Taliban policies risk de facto university ban for Afghan women, say officials
The Taliban’s ban on girls studying at high schools will become a de facto ban on university degrees for women if it stays in place, a Taliban spokesperson and university officials have said.
Girls will not have the documents needed to enrol in higher education, or the academic capacity to start university courses after nearly a year out of school.
“Automatically if we do not have high school graduates, we won’t have new female university students any more,” said Maulawi Ahmed Taqi, a spokesperson for the Taliban’s ministry of higher education.
“But I am hopeful that the ministry of education will come up with a policy and soon reopen the schools. Because we have realised that it is important, and the ban on girls’ education is temporary.”
Even if practical barriers to women entering higher education are removed in the coming months, authorities are also considering limiting them to degrees in healthcare and education, said a source with Taliban leadership ties.
Without a high school graduation certificate, Afghan students cannot take the kankor national university entrance exam, which is required to enrol even at private colleges.
Last year, the Taliban automatically “graduated” female twelfth grade students, making them eligible for the exam, should they want to attempt it when the new government holds one.
But Afghanistan’s new rulers have not yet scheduled a session of the kankor since they took control of the country.
In the growing pool of would-be university students, women are already at a disadvantage competing against men who have been allowed to finish school. In the final weeks of 2022, when the Afghan school year ends, another class of boys will take their final 12th-grade exams.
It is not clear whether the Taliban will once again issue otherwise meaningless “high school graduation certificates” to girls who should be finishing with them. Afghan law bars them from taking the entrance exam without one.
Even if they are allowed to take part, university officials who handle admissions say they are worried how far girls will be falling behind, after nearly a year barred from education.
Extra classes can help make up for a few missed months, but girls who did not even finish 11th grade cannot be expected to move on to university classes, said Dr Azizullah Amir, president and founder of the all-female Moraa university.
He set up the university to educate female medics, after his own mother died from septic shock having refused to see a male doctor about an infection on her thigh. “A beautiful life was ruined by the loss of my mum to a highly preventable infection,” he said. “How could I sit quiet when I could prevent other children becoming orphaned early for a silly reason.”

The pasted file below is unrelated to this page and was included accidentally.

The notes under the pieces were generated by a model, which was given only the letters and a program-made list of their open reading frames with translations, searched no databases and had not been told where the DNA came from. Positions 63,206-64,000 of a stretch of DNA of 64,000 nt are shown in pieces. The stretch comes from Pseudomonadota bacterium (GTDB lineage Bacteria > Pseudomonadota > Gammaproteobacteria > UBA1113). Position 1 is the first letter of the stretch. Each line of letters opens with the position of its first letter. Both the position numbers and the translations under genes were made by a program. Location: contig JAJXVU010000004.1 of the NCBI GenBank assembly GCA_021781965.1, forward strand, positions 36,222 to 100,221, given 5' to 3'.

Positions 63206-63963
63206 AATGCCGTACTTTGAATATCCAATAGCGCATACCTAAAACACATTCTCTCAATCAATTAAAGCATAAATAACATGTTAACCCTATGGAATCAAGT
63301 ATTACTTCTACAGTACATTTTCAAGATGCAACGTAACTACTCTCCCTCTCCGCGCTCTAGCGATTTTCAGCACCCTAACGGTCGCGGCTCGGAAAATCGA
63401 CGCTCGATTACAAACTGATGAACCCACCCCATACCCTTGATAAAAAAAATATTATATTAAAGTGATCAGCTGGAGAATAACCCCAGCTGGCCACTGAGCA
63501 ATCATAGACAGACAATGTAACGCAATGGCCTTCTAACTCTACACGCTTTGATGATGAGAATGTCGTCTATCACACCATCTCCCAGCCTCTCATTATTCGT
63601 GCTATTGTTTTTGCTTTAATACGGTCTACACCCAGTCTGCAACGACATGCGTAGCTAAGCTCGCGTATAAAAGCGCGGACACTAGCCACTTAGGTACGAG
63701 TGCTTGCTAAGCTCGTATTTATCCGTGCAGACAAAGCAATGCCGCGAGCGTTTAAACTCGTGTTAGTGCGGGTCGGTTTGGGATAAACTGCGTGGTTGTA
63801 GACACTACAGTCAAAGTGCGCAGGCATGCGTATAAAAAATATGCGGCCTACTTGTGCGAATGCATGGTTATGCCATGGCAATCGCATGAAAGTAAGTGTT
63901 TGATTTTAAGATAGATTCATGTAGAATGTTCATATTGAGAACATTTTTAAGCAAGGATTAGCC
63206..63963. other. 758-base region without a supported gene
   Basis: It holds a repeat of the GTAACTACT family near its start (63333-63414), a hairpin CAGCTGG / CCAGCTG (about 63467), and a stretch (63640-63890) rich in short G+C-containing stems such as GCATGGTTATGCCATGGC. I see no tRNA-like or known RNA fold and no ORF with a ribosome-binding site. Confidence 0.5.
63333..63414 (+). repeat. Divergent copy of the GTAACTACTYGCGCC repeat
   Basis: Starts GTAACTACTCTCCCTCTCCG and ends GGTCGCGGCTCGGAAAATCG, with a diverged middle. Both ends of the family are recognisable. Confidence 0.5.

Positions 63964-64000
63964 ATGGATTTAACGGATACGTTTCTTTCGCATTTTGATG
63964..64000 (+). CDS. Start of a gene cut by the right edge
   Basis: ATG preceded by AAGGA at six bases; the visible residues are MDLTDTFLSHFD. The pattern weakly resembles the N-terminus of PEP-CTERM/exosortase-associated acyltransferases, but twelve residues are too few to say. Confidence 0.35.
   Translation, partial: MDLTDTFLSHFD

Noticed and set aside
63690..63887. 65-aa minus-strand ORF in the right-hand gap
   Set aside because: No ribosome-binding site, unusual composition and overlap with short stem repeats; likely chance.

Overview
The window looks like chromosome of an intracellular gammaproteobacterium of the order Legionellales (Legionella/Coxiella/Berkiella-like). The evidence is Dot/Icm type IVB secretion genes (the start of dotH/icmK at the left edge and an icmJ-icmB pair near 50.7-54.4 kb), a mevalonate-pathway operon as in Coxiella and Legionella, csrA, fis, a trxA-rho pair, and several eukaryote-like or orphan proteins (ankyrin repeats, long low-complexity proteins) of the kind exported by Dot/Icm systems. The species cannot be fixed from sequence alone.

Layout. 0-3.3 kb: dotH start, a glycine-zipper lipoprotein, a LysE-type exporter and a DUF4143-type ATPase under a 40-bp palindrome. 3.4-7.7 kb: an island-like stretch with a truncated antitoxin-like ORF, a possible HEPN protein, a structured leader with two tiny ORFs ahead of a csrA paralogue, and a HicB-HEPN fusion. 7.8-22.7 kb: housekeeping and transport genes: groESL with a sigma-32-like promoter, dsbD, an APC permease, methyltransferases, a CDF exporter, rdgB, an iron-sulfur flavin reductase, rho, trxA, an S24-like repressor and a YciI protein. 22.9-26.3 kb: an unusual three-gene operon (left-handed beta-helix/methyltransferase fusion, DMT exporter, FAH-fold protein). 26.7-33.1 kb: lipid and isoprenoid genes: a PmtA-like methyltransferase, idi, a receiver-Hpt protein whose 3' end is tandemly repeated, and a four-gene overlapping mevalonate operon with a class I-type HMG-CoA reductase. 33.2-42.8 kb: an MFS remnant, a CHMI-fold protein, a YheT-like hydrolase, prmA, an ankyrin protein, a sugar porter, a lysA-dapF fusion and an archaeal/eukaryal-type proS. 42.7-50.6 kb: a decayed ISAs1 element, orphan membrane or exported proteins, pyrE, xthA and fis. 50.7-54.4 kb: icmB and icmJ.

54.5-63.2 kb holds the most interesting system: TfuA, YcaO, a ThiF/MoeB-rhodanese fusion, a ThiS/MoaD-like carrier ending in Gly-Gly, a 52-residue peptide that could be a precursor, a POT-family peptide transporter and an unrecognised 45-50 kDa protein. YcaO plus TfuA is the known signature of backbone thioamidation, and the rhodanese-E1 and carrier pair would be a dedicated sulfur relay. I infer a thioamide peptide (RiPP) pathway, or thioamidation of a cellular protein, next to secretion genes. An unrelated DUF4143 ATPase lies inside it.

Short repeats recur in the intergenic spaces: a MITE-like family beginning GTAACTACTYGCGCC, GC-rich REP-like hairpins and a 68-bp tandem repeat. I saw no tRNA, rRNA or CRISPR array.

Students, teachers, administrative staff and even gardeners are all women, helping draw in students from Afghanistan’s most conservative regions. It offers a stricter segregation than the Taliban has required of government universities, Amir points out, yet it is now at risk of being unable to enrol new students.
“Even now we have time, if they restart classes, in the remaining months of the year we can graduate students, with more effort and support including intensive classes,” he said. “But if it continues, then next year you won’t have students in the university, apart from those who graduated in previous years, which will be small numbers.”
Online classes and illegal underground schools have allowed some girls to keep studying, including in parts of the Taliban’s deeply conservative southern heartland, but these efforts only reach a tiny minority.
Because secret schools are private initiatives, most have to charge fees to at least cover their costs, and the economic catastrophe that engulfed Afghanistan means few families can afford them.
Streaming or downloading classes requires at least a smartphone and a generous data package, again out of reach for many of the girls who were the first in their family to reach high school.
Afghanistan’s new leaders have repeatedly claimed that they support women’s education, as long as it complies with their definition of Islamic regulations.
This includes near total separation of the sexes, although male professors still teach some women’s classes due to a shortage of specialists.
Taqi pointed to the ministry’s efforts to shift schedules and reallocate buildings, so that women can attend single-sex classes, as a concrete demonstration of that support.
Some universities, including the leading Kabul University, now teach men and women on alternate days. Others have morning and afternoon shifts.
“Our ministry is committed, we have plans, policies, procedures and as you see education in university is going on for both girls and boys,” he said.
But without a pathway to enrol new students, or should the Taliban bring in plans to limit what women can study, those changes will be little more than a temporary accommodation for the last classes of female students in many subjects.
“They want to restructure the universities, to streamline girls’ education to specific faculties,” said the source with Taliban links. “They [ask]: ‘Why should girls study engineering?’
“They will be restricted to specific faculties, medicine, education, sharia. I don’t even believe they are going to be that progressive to allow them to be doctors.”